Proposal to Streamline Administrative Services Draws Mixed Reviews as Budget Committee Examines Feasibility, Cost-Effectiveness of Shared Support Centres

Delegates in the Fifth Committee (Administrative and Budgetary) today gave mixed reviews of the Secretary-General’s plans to consolidate the United Nations fragmented administrative services, which if properly implemented, would improve its ability to serve global duty stations and field offices through a leaner, more effective and cost-efficient structure.

Yukio Takasu, Under-Secretary-General for Management, presenting the Secretary-General’s report on the Global Service Delivery Model, said he had worked with the Under-Secretary-General for Field Support to develop a model that would deliver high-quality, timely and standardized administrative services across the global Secretariat, including peacekeeping.

He said human resources, payroll and accounts payable would be initially consolidated into six main administrative service providers in Bangkok, Entebbe, Geneva, Nairobi, New York and Vienna. Leveraging existing shared arrangements for field missions would improve service delivery, while also realizing economies of scale by consolidating administrative support at the Regional Service Centre at Entebbe. The Americas region would be serviced out of a shared centre in New York. To make the Organization more efficient, “we need the support of the Fifth Committee,” he said.

In the ensuing discussion, delegates had differing opinions of the proposal, with many requesting more clarity on a number of issues. Chad’s representative, on behalf of the African Group, expressed concern that the six locations were among the most expensive duty stations, which defeated the purpose and would not reduce the resources required for service delivery. He hoped that most of the host sites would be located in Africa, where 70 per cent of peacekeeping missions were based. The report did not provide a through realignment of all regulations, rules and procedures, he stressed.

Thailand’s representative, on behalf of the “Group of 77” developing countries and China, said a new service delivery model should consider the lessons learned from ongoing business transformation projects and be built on existing infrastructure and expertise. She expressed concern that the Secretariat relied on professional service firms to implement most central improvement initiatives, such as Umoja, the Organization’s enterprise resource planning project. If urgent actions were not taken, the new model would inherit the same situation.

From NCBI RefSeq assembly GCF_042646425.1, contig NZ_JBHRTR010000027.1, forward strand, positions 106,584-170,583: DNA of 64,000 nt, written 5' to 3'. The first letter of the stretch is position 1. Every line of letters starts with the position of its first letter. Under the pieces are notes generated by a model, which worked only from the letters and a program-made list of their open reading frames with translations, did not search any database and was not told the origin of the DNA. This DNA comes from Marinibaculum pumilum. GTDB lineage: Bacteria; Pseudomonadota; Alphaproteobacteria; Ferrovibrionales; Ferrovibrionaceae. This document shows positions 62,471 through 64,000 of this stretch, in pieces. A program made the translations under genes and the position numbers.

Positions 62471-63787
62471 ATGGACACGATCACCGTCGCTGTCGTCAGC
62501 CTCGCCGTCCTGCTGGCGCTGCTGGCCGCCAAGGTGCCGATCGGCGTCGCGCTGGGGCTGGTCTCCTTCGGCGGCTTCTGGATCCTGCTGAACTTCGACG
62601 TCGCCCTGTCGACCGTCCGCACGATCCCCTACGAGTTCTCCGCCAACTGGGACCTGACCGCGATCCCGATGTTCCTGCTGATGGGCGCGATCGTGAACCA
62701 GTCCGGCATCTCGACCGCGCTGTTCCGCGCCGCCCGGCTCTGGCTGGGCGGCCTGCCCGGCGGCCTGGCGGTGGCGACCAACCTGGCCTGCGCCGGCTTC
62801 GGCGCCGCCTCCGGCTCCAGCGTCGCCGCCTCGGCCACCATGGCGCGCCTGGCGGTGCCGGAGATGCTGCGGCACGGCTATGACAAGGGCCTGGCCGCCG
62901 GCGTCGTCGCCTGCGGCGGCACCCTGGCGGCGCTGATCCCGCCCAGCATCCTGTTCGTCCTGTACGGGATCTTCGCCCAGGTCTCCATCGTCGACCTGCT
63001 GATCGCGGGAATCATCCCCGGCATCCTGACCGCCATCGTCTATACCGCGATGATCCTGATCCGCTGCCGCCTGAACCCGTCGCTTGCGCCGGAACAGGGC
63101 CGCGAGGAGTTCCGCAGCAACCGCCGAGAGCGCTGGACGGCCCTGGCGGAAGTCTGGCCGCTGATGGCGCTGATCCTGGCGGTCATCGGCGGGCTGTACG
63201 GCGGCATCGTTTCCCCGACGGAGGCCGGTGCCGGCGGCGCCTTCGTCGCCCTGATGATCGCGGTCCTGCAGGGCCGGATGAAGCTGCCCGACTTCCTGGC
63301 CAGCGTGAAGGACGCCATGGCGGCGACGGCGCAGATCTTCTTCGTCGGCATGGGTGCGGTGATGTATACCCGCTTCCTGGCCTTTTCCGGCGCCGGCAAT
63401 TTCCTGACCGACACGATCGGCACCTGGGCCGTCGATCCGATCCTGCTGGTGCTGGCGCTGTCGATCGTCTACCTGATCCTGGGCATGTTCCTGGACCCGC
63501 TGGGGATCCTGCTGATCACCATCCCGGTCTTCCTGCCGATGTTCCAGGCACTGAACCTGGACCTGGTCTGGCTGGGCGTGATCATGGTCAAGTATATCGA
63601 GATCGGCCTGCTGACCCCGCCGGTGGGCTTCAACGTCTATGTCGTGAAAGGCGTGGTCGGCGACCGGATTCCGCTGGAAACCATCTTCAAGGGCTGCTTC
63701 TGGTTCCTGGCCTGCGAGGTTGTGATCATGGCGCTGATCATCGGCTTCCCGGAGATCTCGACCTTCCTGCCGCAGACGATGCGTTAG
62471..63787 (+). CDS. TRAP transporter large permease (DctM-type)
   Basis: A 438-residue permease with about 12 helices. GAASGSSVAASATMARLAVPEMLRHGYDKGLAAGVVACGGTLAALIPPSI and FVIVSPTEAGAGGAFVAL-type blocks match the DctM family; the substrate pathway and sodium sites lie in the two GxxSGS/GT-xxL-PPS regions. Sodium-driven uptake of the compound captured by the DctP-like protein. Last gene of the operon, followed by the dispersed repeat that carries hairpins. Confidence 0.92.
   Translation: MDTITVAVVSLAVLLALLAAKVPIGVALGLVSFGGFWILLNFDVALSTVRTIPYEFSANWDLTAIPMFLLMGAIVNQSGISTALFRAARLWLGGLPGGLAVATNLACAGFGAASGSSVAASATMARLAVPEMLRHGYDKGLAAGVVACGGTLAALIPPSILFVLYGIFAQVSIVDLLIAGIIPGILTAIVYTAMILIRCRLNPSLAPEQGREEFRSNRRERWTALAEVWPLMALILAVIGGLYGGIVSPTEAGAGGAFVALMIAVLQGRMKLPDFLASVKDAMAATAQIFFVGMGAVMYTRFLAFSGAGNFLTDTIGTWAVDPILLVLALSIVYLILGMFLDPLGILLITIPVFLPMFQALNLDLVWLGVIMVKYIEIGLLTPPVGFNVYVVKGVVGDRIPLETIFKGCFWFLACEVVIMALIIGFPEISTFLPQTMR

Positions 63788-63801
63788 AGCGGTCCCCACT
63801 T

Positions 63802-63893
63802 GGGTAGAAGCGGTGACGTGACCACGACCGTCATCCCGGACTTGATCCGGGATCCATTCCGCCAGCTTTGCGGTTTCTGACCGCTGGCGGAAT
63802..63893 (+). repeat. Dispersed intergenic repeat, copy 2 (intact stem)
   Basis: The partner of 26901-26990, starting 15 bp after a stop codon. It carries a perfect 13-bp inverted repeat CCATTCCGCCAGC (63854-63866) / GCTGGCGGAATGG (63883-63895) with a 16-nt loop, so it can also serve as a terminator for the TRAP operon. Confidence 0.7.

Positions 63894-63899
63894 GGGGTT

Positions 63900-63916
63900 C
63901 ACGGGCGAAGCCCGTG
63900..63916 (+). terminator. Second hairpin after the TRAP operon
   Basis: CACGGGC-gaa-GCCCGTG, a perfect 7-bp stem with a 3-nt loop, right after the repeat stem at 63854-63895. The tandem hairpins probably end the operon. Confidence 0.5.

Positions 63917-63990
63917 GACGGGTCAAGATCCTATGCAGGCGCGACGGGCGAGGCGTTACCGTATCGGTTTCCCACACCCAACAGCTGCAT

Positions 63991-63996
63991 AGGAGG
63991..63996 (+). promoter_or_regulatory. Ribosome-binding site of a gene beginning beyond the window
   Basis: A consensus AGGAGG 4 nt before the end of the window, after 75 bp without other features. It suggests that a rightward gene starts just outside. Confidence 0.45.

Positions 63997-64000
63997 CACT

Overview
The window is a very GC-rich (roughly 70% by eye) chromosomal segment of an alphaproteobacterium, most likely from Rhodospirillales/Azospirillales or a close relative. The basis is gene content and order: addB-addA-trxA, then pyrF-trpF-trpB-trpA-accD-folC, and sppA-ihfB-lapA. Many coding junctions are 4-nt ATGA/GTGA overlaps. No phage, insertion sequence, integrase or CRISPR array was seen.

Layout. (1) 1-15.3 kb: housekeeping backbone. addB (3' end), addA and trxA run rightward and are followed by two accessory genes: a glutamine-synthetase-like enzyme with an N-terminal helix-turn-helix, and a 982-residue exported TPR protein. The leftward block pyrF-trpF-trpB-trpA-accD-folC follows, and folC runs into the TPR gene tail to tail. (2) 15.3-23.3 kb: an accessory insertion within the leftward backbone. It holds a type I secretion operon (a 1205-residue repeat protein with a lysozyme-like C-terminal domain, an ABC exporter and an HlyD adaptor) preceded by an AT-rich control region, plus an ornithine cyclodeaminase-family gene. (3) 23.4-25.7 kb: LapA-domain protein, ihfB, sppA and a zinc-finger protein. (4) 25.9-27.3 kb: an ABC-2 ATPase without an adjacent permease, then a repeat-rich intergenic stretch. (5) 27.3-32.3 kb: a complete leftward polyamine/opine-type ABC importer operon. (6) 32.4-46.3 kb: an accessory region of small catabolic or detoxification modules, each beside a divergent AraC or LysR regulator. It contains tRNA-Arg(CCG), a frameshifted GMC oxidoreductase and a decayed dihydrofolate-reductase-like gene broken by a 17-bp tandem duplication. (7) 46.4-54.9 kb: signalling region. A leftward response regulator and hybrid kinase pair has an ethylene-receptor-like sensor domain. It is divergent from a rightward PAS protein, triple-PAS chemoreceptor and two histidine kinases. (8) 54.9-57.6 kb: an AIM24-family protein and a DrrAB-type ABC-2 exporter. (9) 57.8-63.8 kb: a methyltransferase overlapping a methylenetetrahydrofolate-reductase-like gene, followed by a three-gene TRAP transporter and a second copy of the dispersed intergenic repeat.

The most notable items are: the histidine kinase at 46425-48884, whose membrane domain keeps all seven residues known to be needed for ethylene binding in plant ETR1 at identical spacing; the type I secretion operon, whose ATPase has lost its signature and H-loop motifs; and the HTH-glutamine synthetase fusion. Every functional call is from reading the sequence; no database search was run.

Switzerland’s delegate, also speaking for Liechtenstein, said the goal of creating a global Secretariat should be more ambitious, and consider the wider aspects of United Nations operations. A service delivery model could not be separated from programme activities if the aim was to put in place a more coherent plan for supporting the effective delivery of mandates. Where feasible, synergies between Secretariat support arrangements and those of the funds, programmes and specialized agencies should be better used.

On a related point, the European Union’s representative said the Model and Umoja would be mutually reinforcing. While Umoja standardized and automated business processes, the Model would consolidate fragmented administrative structures within and across duty stations. It was essential to unlocking the real benefits of Umoja.

If implemented properly, added the United States delegate, the Model would streamline service delivery into shared centres, making the Organization fit for purpose. While some elements merited careful analysis, it was critical to provide the mandate and resources for the Model’s development so that the reform agenda would be fulfilled.